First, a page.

I ask her if, hypothetically, she was to pursue a lesbian relationship with a woman – and she could get to choose any woman in the world – whom would she choose? “Oh, wow! That’s an interesting question.” After much thought, TK decides. “Alyssa Milano, the chick from Charmed. She is beautiful for one. Two, she looks like she is a lot of fun.”
Just then TK gasps and tries to hide behind my sheet of questions. “You won’t believe who has just walked in!” she whispers in her softest voice. I look around and notice that Nick Nolte, who is in Johannesburg shooting a new movie, has just entered the store.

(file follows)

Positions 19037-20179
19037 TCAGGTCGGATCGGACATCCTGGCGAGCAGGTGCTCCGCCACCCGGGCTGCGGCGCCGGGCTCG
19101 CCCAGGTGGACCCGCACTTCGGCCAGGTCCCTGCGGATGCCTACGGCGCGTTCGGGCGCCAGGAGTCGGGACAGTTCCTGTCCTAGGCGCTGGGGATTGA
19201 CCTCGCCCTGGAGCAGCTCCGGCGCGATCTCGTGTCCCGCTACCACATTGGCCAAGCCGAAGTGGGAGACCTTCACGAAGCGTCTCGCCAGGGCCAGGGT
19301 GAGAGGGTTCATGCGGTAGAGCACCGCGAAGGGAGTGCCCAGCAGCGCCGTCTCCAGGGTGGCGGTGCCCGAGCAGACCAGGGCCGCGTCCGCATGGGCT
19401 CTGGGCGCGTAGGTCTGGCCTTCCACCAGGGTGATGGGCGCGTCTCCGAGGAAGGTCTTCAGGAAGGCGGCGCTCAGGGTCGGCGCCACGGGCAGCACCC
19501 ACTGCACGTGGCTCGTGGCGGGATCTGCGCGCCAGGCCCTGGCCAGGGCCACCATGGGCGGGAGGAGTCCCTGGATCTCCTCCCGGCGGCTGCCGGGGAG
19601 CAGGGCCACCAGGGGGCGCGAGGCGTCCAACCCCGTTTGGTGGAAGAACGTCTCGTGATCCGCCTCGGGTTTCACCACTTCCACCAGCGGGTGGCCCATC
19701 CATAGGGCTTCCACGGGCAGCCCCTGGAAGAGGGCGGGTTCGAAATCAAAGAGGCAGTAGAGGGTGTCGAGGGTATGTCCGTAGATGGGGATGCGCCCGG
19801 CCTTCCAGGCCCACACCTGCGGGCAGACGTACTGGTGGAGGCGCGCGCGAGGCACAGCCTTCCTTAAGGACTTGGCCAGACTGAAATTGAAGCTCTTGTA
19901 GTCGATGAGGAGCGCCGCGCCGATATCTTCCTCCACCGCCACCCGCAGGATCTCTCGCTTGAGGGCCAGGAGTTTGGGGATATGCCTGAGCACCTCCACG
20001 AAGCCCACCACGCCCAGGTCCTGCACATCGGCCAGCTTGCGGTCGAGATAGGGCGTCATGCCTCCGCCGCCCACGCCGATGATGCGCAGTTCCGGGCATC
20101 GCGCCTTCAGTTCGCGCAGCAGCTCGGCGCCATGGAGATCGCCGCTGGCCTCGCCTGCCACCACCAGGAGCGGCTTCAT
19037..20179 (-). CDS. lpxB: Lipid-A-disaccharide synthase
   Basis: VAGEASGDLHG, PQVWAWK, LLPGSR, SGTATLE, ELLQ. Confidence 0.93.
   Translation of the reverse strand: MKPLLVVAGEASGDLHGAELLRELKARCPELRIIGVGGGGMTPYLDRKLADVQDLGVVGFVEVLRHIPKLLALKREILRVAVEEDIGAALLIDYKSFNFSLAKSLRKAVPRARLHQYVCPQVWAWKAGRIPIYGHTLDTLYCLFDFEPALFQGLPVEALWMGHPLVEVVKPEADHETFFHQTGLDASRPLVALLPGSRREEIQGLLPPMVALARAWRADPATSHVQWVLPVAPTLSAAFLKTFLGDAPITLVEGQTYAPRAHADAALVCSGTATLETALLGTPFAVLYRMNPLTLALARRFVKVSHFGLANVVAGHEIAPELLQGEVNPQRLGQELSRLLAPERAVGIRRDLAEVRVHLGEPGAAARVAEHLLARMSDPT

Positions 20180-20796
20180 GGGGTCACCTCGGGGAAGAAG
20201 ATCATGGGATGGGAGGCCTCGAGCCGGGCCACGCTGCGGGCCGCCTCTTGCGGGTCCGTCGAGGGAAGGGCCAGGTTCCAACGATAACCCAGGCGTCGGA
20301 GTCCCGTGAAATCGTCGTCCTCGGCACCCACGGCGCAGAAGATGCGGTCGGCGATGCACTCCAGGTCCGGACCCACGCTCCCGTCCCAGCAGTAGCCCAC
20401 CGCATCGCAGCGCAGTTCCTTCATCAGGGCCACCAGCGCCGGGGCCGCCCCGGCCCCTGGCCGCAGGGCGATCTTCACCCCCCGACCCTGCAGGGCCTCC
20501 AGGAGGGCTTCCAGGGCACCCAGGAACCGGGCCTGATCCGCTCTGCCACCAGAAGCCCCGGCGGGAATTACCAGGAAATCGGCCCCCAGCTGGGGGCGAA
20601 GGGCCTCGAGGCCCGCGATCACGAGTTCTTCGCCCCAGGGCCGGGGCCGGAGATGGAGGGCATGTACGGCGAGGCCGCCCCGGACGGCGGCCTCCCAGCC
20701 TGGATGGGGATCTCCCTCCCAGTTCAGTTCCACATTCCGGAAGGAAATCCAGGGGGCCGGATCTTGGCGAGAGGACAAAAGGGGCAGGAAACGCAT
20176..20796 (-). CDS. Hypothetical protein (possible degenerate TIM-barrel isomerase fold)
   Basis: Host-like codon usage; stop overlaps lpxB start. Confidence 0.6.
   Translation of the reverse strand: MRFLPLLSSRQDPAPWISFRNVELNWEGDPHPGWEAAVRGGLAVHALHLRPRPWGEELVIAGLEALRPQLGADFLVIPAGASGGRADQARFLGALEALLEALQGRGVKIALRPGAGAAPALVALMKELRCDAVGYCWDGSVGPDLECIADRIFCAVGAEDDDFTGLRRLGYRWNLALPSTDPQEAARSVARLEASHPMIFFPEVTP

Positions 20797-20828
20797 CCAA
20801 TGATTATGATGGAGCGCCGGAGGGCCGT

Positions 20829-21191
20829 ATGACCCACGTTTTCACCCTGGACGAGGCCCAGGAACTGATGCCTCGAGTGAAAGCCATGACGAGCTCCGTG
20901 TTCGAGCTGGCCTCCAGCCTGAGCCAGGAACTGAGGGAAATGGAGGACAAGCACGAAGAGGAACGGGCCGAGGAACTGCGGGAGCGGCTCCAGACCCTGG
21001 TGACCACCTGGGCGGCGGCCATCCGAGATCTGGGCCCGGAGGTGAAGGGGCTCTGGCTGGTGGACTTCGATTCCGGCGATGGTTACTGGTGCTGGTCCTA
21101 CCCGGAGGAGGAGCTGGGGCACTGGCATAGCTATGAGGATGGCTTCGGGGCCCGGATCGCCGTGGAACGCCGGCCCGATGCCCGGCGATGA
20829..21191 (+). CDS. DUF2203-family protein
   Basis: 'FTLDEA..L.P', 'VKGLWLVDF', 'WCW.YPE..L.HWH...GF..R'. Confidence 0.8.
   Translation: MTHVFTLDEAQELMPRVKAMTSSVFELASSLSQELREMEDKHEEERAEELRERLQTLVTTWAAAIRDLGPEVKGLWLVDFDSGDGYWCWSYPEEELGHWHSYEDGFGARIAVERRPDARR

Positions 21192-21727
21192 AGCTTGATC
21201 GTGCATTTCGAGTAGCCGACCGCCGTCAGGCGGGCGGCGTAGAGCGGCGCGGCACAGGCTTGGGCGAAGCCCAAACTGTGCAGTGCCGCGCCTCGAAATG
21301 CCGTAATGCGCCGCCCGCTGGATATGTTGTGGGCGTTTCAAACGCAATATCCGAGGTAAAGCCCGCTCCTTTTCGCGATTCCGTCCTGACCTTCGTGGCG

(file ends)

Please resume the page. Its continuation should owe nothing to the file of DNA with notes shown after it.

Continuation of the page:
It makes a perfect opening to my next question – has she ever considered acting? “Yes, of course I would love to. In fact I almost did. I went for auditions for the pantomime; Sleeping Beauty and I actually got the part, except for the fact that I was pregnant at the time so I couldn’t do it!”
So what is TK’s focus now? As the expression goes, where to from here? “The sky is the limit. I want to get my music heard by as many people in the world as possible. Just taking everything step by step. The one thing that the UK deal taught me was – don’t count your chickens before they hatch!”
As my final question, I ask TK if she considers herself to be a Diva. “I’m not quite sure what Diva means! It’s just that it’s been thrown around so much and I’m certa